Young Petersburgers will get the chance to jumpstart their careers at “Professional Growth,” a job fair and forum featuring more than 40 major Russian and international companies vying for potential candidates for future positions. The forum not only is a chance to network but also to learn more about the modern business world and to understand what it takes to get the job you want.



Thursday, Oct. 23


AmCham’s Public Relations Committee meeting is scheduled to meet this morning at 9 a.m. in their office in the New St. Isaac Office Center.


Sportsmen get their chance to stock up on all kinds of gear at the Hunting and Fishing 2014 exhibition starting today at Lenexpo. Everything from rods and reels to boats, motorcycles and equipment for underwater hunting will be on sale so that any avid outdoorsman can always be prepared.



Friday, Oct. 24


SPIBA’s ongoing “Breakfast with the Director” series continues today, featuring Tomas Hajek, Managing Director of the Northwest Division at Danone Russia. Hajek will be discussing collaborations between businesses from different cultures. The meeting is at 9 a.m. at the Domina Prestige St. Petersburg hotel and all who wish to attend must confirm their participation by Oct. 23.


Get your gong on at “Sounds of the Universe,” a concert at the city planetarium this evening incorporating six different gongs to create relaxing songs that will transport you upwards into the stratosphere. Tickets are 700 rubles ($17).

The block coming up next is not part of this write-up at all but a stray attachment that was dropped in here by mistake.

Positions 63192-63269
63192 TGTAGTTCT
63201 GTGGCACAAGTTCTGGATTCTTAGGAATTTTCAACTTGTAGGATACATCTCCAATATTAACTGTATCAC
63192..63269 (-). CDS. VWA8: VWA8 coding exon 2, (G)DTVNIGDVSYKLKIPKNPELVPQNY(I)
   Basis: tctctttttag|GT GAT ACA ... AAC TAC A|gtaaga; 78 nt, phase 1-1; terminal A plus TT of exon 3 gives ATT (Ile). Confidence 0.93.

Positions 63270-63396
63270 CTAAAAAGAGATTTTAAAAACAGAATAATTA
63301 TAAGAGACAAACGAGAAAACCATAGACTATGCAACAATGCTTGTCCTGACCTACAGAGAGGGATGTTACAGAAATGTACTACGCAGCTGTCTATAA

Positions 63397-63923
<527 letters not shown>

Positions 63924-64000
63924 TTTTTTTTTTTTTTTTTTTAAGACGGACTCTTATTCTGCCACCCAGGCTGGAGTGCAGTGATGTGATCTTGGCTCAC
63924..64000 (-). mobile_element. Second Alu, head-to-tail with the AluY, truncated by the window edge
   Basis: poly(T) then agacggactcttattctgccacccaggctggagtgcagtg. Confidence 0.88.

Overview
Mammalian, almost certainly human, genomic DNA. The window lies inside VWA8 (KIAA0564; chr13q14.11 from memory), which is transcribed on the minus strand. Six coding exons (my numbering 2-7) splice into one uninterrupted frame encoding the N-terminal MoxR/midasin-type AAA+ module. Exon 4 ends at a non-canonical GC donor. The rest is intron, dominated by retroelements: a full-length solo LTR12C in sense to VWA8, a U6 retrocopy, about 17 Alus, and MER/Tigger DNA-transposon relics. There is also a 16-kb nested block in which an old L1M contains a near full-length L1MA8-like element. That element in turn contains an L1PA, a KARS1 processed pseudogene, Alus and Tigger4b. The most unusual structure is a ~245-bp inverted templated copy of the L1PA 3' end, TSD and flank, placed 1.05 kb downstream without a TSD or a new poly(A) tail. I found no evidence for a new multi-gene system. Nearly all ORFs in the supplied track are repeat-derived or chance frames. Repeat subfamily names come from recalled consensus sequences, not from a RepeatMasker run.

Saturday, Oct. 25


AVA Expo, the eighth edition of the event revolving around all things pop culture, returns to Lenexpo this weekend. Geeks, nerds, dweebs and dorks will have their chance to talk science fiction and explore a variety of international pop culture. Tickets for the event can be purchased on their website at avaexpo.ru.



Sunday, Oct. 26


Zenit St. Petersburg returns home for the first time in nearly a month as they host Mordovia Saransk in a Russian Premier League game. Currently at the top of the league thanks to their undefeated start to the season, the northern club hopes to extend the gap between them and second-place CSKA Moscow and win the title for the first time in three years. Tickets are available at the stadium box office or on the club’s website.



Monday, Oct. 27


Today marks the end of the art exhibit “Neophobia” at the Erarta Museum. Artists Alexey Semichov and Andrei Kuzmin took a neo-modernist approach to represent the array of fears that are ever-present throughout our lives. Tickets are 200 rubles ($4.90).



Tuesday, Oct. 28


The Domina Prestige St. Petersburg hotel plays host to SPIBA’s Marketing and Communications Committee’s round table discussion on “Government Relations Practices in Russia” this morning. The discussion starts at 9:30 a.m. and participation must be confirmed by Oct. 24.